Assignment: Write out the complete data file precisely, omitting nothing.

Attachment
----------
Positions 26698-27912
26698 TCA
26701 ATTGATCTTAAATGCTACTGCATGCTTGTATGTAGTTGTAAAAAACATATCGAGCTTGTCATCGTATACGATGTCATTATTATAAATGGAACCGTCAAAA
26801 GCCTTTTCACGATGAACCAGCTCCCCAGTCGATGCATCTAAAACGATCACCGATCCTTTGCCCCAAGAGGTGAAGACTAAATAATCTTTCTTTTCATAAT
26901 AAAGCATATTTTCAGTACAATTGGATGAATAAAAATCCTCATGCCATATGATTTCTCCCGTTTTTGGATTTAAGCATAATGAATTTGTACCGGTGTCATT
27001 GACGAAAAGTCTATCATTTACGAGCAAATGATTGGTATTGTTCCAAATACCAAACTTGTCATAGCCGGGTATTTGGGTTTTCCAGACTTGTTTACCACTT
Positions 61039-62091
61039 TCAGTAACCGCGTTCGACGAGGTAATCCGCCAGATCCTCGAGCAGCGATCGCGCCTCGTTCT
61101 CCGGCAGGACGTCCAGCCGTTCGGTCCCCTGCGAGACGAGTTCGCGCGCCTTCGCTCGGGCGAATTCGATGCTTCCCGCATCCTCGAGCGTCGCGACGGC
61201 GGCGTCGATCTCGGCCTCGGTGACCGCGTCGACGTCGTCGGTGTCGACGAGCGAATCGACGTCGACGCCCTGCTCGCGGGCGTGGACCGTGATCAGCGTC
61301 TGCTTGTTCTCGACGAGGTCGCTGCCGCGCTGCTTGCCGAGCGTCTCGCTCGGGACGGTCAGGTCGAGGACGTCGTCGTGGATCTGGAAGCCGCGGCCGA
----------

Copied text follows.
Positions 26698-27912
26698 TCA
26701 ATTGATCTTAAATGCTACTGCATGCTTGTATGTAGTTGTAAAAAACATATCGAGCTTGTCATCGTATACGATGTCATTATTATAAATGGAACCGTCAAAA
26801 GCCTTTTCACGATGAACCAGCTCCCCAGTCGATGCATCTAAAACGATCACCGATCCTTTGCCCCAAGAGGTGAAGACTAAATAATCTTTCTTTTCATAAT
26901 AAAGCATATTTTCAGTACAATTGGATGAATAAAAATCCTCATGCCATATGATTTCTCCCGTTTTTGGATTTAAGCATAATGAATTTGTACCGGTGTCATT
27001 GACGAAAAGTCTATCATTTACGAGCAAATGATTGGTATTGTTCCAAATACCAAACTTGTCATAGCCGGGTATTTGGGTTTTCCAGACTTGTTTACCACTT
Positions 61039-62091
61039 TCAGTAACCGCGTTCGACGAGGTAATCCGCCAGATCCTCGAGCAGCGATCGCGCCTCGTTCT
61101 CCGGCAGGACGTCCAGCCGTTCGGTCCCCTGCGAGACGAGTTCGCGCGCCTTCGCTCGGGCGAATTCGATGCTTCCCGCATCCTCGAGCGTCGCGACGGC
61201 GGCGTCGATCTCGGCCTCGGTGACCGCGTCGACGTCGTCGGTGTCGACGAGCGAATCGACGTCGACGCCCTGCTCGCGGGCGTGGACCGTGATCAGCGTC
61301 TGCTTGTTCTCGACGAGGTCGCTGCCGCGCTGCTTGCCGAGCGTCTCGCTCGGGACGGTCAGGTCGAGGACGTCGTCGTGGATCTGGAAGCCGCGGCCGA